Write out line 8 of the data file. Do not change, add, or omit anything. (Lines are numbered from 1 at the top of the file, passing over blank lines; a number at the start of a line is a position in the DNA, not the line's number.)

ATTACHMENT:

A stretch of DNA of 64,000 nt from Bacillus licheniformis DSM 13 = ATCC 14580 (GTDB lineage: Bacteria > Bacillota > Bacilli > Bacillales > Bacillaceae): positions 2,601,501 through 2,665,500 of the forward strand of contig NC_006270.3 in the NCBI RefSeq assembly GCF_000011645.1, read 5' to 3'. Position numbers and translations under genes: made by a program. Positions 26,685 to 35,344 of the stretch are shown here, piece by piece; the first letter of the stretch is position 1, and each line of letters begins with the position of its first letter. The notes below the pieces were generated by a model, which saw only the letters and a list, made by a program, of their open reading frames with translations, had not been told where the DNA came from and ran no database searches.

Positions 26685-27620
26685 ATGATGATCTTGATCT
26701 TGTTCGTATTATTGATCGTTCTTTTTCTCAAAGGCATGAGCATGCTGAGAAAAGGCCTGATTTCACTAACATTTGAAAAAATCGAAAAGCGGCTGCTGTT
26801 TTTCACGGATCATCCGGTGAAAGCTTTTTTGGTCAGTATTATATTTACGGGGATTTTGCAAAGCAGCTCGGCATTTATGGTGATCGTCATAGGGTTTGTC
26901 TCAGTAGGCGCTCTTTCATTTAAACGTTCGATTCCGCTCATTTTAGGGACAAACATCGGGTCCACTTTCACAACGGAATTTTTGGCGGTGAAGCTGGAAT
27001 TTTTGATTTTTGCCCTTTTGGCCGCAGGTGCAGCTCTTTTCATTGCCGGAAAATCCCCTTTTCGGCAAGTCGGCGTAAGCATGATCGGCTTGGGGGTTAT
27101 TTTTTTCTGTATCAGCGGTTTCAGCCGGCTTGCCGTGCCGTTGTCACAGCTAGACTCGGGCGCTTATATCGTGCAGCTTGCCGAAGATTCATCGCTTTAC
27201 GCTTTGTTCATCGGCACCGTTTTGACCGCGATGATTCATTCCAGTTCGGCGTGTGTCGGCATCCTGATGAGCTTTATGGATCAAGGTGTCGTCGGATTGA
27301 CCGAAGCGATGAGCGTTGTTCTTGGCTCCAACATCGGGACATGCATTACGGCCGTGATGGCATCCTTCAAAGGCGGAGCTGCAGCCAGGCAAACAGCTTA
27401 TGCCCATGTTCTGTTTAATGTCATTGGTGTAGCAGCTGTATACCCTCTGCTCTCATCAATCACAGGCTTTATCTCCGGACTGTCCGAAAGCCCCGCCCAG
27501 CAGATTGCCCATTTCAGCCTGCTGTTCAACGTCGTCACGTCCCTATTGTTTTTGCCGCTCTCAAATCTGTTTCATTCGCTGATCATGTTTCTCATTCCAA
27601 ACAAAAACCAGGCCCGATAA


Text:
27101 TTTTTTCTGTATCAGCGGTTTCAGCCGGCTTGCCGTGCCGTTGTCACAGCTAGACTCGGGCGCTTATATCGTGCAGCTTGCCGAAGATTCATCGCTTTAC